Engaging with students in the classroom is a high-value connection which directly informs our working understanding of students’ relationship with technology. Partnering with [http://www.evergreen.edu/media Media Services], [http://library.evergreen.edu/reference.html Library Reference] and [http://www.evergreen.edu/technology/cal Scientific Computing], [http://www.evergreen.edu/technology/academic-computing Academic Computing] staff will find the best person on campus to teach your workshop.
* Technical workshops should be planned and co-taught with the faculty. This serves the dual purposes of providing quality instruction for the students and raising the faculty’s understanding and skill in using the technology. The goal is that hopefully they may feel comfortable doing it on their own the next time. and we are explicit in our communications with faculty regarding this goal.  
+
* '''Connecting faculty''' to the appropriate areas to provide specialized workshops (such as media, library, science, etc) allows us to leverage the expertise of others in the institution and provide quality instruction. If we determine that a workshop request fits best in a specialty area, our role will be to contact and arrange for that workshop with the specialty group. If it is determined that one of the Academic Computing staff are the best fit to teach the workshop so be it.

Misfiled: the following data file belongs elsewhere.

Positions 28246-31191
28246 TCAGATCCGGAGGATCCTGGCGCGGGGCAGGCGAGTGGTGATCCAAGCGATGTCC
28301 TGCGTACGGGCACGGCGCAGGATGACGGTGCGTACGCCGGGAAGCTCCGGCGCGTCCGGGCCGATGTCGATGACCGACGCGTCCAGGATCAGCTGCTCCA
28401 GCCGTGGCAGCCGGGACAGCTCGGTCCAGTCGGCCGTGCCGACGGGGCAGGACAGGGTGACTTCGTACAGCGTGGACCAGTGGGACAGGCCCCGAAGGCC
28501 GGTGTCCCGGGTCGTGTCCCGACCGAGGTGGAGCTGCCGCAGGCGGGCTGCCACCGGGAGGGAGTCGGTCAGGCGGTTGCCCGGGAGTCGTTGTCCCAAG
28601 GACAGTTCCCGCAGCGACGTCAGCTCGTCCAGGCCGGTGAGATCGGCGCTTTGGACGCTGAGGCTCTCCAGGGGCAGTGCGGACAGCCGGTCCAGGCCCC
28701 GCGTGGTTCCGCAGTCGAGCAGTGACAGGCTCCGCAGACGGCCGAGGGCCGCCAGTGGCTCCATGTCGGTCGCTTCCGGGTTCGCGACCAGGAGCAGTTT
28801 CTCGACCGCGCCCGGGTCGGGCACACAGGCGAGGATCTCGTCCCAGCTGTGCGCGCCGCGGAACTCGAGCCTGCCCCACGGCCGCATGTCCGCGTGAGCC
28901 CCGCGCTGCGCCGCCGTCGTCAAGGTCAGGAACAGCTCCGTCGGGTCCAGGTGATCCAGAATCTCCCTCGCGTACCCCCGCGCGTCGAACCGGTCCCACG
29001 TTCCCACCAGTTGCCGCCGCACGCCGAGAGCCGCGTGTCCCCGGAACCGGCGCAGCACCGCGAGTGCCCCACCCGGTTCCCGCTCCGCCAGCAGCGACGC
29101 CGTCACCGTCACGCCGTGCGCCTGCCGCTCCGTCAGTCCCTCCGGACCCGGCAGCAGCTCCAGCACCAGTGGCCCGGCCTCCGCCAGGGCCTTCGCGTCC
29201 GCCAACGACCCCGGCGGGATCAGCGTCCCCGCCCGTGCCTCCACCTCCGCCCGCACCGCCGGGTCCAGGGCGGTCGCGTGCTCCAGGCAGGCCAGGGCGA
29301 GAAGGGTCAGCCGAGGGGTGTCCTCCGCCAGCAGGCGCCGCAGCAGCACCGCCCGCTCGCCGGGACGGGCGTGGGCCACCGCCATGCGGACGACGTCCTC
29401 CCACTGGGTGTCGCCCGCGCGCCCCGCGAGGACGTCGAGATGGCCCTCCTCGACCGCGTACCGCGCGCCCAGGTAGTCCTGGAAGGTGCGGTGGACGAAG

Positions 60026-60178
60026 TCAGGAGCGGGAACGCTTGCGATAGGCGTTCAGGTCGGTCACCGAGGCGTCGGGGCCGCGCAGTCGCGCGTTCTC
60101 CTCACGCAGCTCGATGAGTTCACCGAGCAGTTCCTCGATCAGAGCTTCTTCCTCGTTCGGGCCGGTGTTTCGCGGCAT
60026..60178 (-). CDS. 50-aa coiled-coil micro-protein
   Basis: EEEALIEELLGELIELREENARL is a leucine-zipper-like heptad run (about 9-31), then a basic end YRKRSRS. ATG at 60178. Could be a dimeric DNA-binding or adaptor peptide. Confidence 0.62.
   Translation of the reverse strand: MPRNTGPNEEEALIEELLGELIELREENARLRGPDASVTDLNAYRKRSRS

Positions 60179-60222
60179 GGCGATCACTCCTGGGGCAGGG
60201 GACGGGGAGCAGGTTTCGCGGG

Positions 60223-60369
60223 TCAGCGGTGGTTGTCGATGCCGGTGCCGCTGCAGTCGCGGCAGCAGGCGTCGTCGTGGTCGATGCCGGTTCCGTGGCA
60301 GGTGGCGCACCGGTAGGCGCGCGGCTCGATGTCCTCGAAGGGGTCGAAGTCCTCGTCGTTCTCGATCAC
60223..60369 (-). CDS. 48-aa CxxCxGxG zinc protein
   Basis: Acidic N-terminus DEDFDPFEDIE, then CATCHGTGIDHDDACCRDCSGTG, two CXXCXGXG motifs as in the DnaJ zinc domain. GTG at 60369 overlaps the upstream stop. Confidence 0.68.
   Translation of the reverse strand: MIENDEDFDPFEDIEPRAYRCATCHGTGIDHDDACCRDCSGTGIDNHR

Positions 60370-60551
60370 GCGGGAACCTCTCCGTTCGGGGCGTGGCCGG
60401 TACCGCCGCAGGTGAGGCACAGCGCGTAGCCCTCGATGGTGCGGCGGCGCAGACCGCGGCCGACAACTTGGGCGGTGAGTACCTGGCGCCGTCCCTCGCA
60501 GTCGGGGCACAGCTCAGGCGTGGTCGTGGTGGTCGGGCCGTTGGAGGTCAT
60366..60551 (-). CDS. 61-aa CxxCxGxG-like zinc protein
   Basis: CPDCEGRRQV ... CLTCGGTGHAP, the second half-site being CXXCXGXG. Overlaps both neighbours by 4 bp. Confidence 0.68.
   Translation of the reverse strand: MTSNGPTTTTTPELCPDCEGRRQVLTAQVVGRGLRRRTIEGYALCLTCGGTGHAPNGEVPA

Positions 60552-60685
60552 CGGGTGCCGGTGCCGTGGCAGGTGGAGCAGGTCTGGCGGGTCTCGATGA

* Multiple/progressive workshops should be avoided as this starts to take the shape of staff acting as co-faculty, which we are not unless prior arrangements have been made through the academic deans.  
+
* '''Co-teaching with the faculty''' is the model we typically support.  Technical workshops are planned and co-taught with the faculty, serving the dual purposes of providing quality instruction for the students and building faculty understanding and skill in using the technology. The goal is to build faculty efficacy so they may be comfortable teaching future technology workshops.  
 +
* '''Multiple/progressive workshops''' are generally avoided within Academic Computing as this extracts considerable resources from an area that needs to be able to support all faculty equally.
 +
 
 +
 
 +
<!-- end col-md-8 -->
 +
</div>
 +
<div class="col-md-1"></div>
 +
<div class="col-md-3 sidebar">
 +
'''Related pages'''
 +
*[[Curricular Technology Tools]]
 +
*[http://presence.evergreen.edu Academic Technologies dashboard]
 +
{{GetHelp}}
  
[[Category:Curricular_Technologies]]
+
<!-- end col-md-3-->
 +
</div>
 +
<!-- end row-->
 +
</div>
 +
<!-- end container-->
 +
</div>
 +
<!-- Generator=Template:TwoColumn -->
 +
__NOTOC__
 +
__NOEDITSECTION__
 +
<!-- Generator=Template:TwoColumn -->
 +
[[Category:Curricular_Technologies]] [[Category:Faculty]]

Latest revision as of 09:44, 22 September 2017